told, be handed to boris johnson, the prime minister. that's why he hasn't had a chance to put his side of the story, his defense in the house of commons yet. >> for people watching on this side of the pond it's all very curious. we wonder if the prime minister's conservative party members have been waiting for this report for weeks. what might inspire a vote of no confidence that could leave him without this job >> what would really spell trouble for the prime minister is if the report shows or even suggests that he has been dishonest, not told the whole truth to mps in the house of commons. the prime minister's questions earlier today, asking about the ministerial code and does he think it applies to him? one of the key bits of the ministerial code is that, if you lie to the house of commons, then you're out. that's it. some of the prime minister's supporters have argued that these are relatively trivial
matters. what really would land the prime minister in big trouble is if it turns out he's told lies to parliament. >> parish the thought. jamaica's bobsled team qualified for the olympics for the first time in 24 years tonight their dream of competing at the beijing games is in real jeopardy the reason is they don't have their olympic passes our sister network sky news is reporting the passes were shaped to jamaica, but the team has been training in europe. now fedex reportedly tried to fix the mixup and ship the passes to the uk, but they haven't showed up yet where now meets next jamaica's bobsled team scheduled to fly to beijing on friday. without their official olympic documents they won't be allowed to compete at all. that means they have just hours to track them down the games set to start next week. snake burglar has struck again. he's been robbing local businesses in riverside, california there he is in surveillance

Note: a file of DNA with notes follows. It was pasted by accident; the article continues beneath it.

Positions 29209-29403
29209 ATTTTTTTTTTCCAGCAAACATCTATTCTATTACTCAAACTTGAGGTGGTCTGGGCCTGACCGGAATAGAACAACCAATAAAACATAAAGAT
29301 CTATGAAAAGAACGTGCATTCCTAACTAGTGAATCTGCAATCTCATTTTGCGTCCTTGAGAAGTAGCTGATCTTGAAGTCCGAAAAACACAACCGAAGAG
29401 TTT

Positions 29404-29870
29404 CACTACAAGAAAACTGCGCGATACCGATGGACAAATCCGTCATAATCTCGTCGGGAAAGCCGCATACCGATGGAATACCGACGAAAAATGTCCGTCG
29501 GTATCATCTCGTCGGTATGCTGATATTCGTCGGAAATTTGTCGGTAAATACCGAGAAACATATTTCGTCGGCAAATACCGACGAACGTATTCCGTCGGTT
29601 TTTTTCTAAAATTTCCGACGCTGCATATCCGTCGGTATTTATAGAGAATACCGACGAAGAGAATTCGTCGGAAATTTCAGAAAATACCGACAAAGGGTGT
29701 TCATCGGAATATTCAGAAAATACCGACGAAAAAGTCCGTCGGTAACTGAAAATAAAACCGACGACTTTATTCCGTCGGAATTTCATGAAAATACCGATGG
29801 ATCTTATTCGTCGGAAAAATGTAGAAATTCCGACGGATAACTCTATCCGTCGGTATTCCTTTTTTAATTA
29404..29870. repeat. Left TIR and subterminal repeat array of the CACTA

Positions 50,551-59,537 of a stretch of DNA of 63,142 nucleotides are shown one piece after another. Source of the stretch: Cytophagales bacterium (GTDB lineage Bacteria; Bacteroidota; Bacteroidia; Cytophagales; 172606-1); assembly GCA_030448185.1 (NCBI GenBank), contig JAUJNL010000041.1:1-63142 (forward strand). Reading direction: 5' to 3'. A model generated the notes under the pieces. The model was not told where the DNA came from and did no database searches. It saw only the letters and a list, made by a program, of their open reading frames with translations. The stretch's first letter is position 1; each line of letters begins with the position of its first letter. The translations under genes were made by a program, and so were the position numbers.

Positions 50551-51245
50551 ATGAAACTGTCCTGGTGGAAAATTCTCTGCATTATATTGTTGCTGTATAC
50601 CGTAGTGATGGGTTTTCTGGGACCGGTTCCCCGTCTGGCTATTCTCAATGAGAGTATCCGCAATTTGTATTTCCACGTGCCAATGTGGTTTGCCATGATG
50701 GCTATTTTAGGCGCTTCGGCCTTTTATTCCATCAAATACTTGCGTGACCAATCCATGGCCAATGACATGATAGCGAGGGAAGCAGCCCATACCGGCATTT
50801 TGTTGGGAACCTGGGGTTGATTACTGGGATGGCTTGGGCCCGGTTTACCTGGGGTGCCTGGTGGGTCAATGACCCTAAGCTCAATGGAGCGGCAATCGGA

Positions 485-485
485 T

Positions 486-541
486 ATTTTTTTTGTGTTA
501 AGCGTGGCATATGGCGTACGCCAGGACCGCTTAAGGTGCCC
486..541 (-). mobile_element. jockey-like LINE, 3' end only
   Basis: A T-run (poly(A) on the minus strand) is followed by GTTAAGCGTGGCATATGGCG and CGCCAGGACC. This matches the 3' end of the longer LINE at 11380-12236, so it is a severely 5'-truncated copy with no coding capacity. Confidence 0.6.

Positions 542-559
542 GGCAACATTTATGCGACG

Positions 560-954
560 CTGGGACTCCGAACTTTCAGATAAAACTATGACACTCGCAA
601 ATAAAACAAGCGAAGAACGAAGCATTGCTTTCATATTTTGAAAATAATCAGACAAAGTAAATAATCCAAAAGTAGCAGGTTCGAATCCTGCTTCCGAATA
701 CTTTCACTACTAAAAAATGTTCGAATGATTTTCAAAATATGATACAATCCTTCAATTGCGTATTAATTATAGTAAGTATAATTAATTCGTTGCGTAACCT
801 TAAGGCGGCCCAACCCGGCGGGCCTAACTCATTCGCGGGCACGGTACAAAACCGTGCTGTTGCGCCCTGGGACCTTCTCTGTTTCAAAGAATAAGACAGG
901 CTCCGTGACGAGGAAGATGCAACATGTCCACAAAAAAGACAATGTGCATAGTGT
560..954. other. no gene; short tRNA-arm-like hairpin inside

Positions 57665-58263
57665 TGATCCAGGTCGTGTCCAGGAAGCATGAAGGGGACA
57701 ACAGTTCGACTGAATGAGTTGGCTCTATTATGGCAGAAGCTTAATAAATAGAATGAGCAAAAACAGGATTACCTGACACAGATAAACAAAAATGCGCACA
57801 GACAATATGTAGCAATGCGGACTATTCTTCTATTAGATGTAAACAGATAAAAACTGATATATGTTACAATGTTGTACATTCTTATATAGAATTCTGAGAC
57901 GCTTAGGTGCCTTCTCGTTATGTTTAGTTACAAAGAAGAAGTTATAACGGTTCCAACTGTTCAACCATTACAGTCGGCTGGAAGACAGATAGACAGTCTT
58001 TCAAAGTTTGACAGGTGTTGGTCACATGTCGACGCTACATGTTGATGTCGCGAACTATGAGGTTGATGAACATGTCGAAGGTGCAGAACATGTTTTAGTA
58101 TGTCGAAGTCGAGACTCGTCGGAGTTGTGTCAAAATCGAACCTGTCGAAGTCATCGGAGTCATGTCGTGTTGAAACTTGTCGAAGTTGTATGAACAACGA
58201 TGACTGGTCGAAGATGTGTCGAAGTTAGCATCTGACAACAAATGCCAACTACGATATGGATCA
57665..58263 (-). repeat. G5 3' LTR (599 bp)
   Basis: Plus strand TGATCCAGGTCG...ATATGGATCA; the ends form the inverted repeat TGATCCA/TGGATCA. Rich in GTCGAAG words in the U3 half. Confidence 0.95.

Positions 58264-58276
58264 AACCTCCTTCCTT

video. the robber's signature move, slithering on the floor like that police say he does that hoping motion sensors don't pick him up back in december a local salon owner said snake burglar stole a safe with with $8,000 along with a cash register and hair products she told nbc 4 los angeles >> i was like why are you sliding on the floor >> because he's the snake burglar. back in december, two other riverside businesses also reported a thief with the same slithery thing going on. earlier this month, a gold dealer spotted what appears to be -- you decide it's very similar, on the floor there. this time he made off with tens of thousands of silver the store's owner sais no arrest yet. police are asking anyone who recognizes this sort of movement and activity, maybe the sneakers or the socks, to please give them a jingle.
50 seconds left on a race to the finish nbc news learned supreme court justice stephen brier peyer pla return at the end of his term. we're waiting for rgs president vout's response after the united states delivered written answers to his demands about ukraine. it comes as russia ramps up military exercises and amasses troops near the ukrainian border an interest rate hike could come as soon as march to tackle inflation. now you know the news of this wednesday, january 26, 2022. i'm shepard smith. follow us on the graham and twitter if you'd be so kind @thenewsoncnbc